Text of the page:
Article | Open Access | Published:

Three missense variants of metabolic syndrome-related genes are associated with alpha-1 antitrypsin levels

Nature Communications volume 6, Article number: 7754 (2015) | Download Citation

Abstract

Alpha-1 antitrypsin (AAT) encoded by SERPINA1 is an acute-phase inflammation marker, and AAT deficiency (AATD) is known as one of the common genetic disorders in European populations. However, no genetic determinants to AAT levels apart from the SERPINA gene clusters have been identified to date. Here we perform a genome-wide association study of serum AAT levels followed by a two-staged replication study recruiting a total of 9,359 Japanese community-dwelling population. Three missense variants of metabolic syndrome-related genes, namely, rs671 in ALDH2, rs1169288 in HNF1A and rs1260326 in GCKR, significantly associate with AAT levels (P≤1.5 × 10−12). Previous reports have shown the functional relevance of ALDH2 and HNF1A to AAT. We observe a significant interaction of rs671 and alcohol consumption on AAT levels. We confirm the association between AAT and rs2896268 in SERPINA1, which is independent of known causative variants of AATD. These findings would support various AAT functions including metabolic processes.

Introduction

Alpha-1 antitrypsin (AAT) is an acute-phase inflammation marker synthesized predominantly in hepatocytes and serves as a protease inhibitor of proteolytic enzymes including elastase, trypsin, thrombin and bacterial proteases1,2. Recent studies have revealed the wide range of functions for AAT3,4,5. AAT is encoded by the SERPINA1 gene on chromosome 14 (ref. 6). The reduction of AAT levels leads to inflammation in the lung, and is associated with the risk for early-onset chronic obstructive pulmonary disease (COPD)7,8,9. AAT deficiency (AATD) is a common genetic disorder among Caucasian populations caused by mutations in SERPINA1. Patients with AATD present with emphysema due to imbalance of elastase and anti-elastase effect of AAT, and, in some cases, accumulating AAT affects hepatic functions and leads to liver cirrhosis and hepatocellular carcinoma10,11. Many variants in SERPINA1 were reported to cause AATD12. The S variant (PI S, rs17580) and the Z variant (PI Z, rs28929474) are the major missense single-nucleotide polymorphisms (SNPs) leading to AATD by moderate and severe decline of AAT levels, respectively, through the conformational change of the AAT protein and the subsequent faulty secretion of AAT from hepatocytes12. All other variants reported to cause AATD are rare variants in SERPINA1 (ref. 12).

Genome-wide association studies (GWAS) have enabled us to detect susceptibility loci associated with quantitative traits as well as discrete phenotypes using an unbiased approach. To date, only one GWAS has been reported in an European population to detect susceptibility loci to serum AAT levels, and the authors identified markers in the SERPINA gene cluster on 14q32.13 (ref. 13). Thus, there are no other markers reported to be associated with serum AAT levels. Novel susceptibility loci would uncover mechanisms of AAT metabolism and molecular networks for regulation of inflammatory processes in the lung.

As genetic backgrounds differ between different populations, GWAS using populations other than European populations would lead to identify novel susceptibility loci to serum AAT levels. Here we perform GWAS and a two-staged replication study of serum AAT levels using 9,359 Japanese healthy individuals participating in the Nagahama Study and show a total of three missense variants, rs671, rs1169288 and rs1260326 in metabolic syndrome-related genes, ALDH2, HNF1A and GCKR, respectively. We also show a significant interaction of rs671 and alcohol consumption on AAT levels. In addition, we show rs2896268 in SERPINA1 as an AAT-associated variant independent of known causative variants of AATD.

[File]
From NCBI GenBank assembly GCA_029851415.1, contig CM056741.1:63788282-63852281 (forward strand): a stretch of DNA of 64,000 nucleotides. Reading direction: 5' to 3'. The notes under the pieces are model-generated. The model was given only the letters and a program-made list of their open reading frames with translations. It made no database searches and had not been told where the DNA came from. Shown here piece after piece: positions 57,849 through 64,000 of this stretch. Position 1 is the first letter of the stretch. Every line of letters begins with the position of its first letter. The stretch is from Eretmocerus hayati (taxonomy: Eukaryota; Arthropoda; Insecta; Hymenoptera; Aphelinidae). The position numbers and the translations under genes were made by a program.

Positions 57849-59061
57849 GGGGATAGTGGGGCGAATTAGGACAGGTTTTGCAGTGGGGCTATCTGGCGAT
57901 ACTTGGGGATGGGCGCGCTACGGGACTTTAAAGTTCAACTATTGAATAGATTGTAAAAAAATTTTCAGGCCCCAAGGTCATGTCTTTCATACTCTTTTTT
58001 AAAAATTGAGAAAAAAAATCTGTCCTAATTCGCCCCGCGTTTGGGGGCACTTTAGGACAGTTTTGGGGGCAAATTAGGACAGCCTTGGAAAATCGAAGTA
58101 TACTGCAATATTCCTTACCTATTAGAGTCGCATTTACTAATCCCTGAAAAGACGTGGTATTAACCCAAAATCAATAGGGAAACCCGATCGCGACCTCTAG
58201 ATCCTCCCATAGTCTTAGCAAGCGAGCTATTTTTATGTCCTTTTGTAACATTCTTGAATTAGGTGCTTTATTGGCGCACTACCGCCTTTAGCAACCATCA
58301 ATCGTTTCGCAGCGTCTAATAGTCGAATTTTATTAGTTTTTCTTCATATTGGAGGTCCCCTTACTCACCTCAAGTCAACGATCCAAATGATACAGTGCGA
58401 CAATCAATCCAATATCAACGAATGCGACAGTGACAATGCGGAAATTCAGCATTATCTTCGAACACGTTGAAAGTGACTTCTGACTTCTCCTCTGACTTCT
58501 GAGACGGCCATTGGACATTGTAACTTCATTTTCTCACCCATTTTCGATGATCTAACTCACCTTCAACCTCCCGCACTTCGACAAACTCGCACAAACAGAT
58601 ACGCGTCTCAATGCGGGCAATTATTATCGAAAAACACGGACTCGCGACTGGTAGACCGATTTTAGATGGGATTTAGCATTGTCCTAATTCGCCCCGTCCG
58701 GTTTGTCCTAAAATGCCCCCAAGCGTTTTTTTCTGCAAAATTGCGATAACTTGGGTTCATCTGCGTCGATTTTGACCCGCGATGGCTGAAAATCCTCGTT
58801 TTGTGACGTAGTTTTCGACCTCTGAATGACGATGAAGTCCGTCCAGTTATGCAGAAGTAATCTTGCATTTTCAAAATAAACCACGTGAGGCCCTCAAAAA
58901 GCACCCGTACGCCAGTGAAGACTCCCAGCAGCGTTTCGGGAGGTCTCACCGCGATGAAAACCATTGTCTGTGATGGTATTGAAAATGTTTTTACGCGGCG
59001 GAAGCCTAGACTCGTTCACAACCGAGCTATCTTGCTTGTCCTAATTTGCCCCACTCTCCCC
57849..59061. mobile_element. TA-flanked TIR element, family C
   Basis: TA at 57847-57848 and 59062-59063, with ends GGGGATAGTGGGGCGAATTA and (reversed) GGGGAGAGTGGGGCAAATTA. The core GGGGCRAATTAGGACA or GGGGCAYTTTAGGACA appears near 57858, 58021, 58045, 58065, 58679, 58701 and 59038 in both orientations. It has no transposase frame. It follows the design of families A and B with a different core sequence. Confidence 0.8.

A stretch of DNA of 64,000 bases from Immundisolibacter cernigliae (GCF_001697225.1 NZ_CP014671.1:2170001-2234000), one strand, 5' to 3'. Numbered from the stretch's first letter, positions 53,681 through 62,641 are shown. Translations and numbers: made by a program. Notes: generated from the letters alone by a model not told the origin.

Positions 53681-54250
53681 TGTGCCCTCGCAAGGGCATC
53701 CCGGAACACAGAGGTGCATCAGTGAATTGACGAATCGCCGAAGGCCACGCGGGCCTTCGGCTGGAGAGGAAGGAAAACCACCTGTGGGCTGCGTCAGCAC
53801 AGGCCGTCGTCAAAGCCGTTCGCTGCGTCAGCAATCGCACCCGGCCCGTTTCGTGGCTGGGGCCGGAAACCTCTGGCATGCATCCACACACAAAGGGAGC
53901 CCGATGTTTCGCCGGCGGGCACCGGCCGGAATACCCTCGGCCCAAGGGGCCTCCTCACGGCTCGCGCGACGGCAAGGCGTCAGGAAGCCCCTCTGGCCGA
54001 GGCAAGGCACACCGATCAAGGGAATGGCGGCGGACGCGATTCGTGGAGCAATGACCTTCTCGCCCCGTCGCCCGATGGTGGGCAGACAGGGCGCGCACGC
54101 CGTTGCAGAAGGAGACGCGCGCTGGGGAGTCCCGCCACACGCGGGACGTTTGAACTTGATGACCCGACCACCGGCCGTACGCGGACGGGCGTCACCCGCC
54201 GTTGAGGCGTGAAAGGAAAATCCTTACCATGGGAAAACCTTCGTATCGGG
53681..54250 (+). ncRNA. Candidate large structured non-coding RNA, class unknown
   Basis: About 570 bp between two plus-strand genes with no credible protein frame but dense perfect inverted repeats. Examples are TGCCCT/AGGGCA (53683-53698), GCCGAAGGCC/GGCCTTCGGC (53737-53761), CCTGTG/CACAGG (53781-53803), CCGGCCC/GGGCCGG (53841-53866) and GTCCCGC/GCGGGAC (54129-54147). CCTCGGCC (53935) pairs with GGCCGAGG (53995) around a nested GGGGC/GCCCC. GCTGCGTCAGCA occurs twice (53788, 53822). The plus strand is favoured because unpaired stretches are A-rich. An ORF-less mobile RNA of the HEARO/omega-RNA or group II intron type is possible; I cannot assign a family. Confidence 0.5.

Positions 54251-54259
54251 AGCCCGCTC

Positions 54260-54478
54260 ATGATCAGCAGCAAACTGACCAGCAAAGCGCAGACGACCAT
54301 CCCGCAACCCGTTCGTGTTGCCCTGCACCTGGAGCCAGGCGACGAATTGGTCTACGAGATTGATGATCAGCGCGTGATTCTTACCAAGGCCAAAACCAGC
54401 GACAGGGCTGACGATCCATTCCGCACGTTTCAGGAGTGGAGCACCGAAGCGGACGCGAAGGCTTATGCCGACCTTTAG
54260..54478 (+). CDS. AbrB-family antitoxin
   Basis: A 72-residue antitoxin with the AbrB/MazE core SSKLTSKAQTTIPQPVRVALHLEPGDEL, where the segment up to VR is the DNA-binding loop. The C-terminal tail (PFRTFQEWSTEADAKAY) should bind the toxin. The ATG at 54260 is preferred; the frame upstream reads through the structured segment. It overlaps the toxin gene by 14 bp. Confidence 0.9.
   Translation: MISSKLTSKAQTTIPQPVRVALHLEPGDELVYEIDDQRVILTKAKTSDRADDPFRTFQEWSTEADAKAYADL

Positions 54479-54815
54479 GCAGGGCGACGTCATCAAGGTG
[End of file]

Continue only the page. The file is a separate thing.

Results

GWAS of serum AAT levels

We conducted genome scanning using 3,693 participants of the Nagahama Study, a prospective Japanese cohort of community-dwelling population14, with the use of Illumina Infinium arrays to identify genetic loci affecting serum AAT levels in the Japanese population. The serum AAT levels did not show a deviated distribution (Supplementary Fig. 1). We used generalized linear regression model (GLM) with covariates including age, sex, body-mass index (BMI), C-reative protein (CRP), the recruiting years and smoking status (for details, see Methods). We performed genotype imputation by using the East Asian panel in the 1000 Genome Project15 as a reference. After quality control, 3,294 subjects and 6,569,727 SNPs were used for the association study (Table 1, for details, see Methods and Supplementary Figs 2 and 3). The quantile-quantile plots of the results of the genome scanning revealed no population structure in the current study (genomic inflation factor λ=1.01, Fig. 1a). Thus, we did not apply genomic control16 into the association study. As a result, rs671 in ALDH2 on chromosome 12 showed a significant association beyond the GWAS significant level (GLM P=3.4 × 10−11, Fig. 1a and Table 2). Three additional loci, namely, the HNF1A and KSR2 regions on chromosome 12 and the GCKR region on chromosome 2 showed suggestive associations with P values less than 1.0 × 10−6 (GLM P=8.5 × 10−8, 9.8 × 10−7 and 7.1 × 10−7, respectively, Fig. 1a and Table 2). All SNPs showing P values less than 1.0 × 10−6 are shown in Supplementary Table 1. rs1169288 on HNF1A and rs11068574 on KSR2 were 9.2 and 5.8 Mbp apart from rs671, respectively, and not in linkage disequilibrium (LD) with rs671 (r2≤0.002, Supplementary Fig. 4). We confirmed that these two associations were independent from rs671 by conditioning on rs671 (GLM P<2.0 × 10−6, Fig. 1b). When we conditioned the associations in the four regions by each SNP (rs671, rs1169288, rs11068574 and rs1260326), no further association signals remained (GLM P≥0.0072, Supplementary Fig. 5). Thus, we selected these four markers to be genotyped in the replication studies as candidate markers affecting serum AAT levels.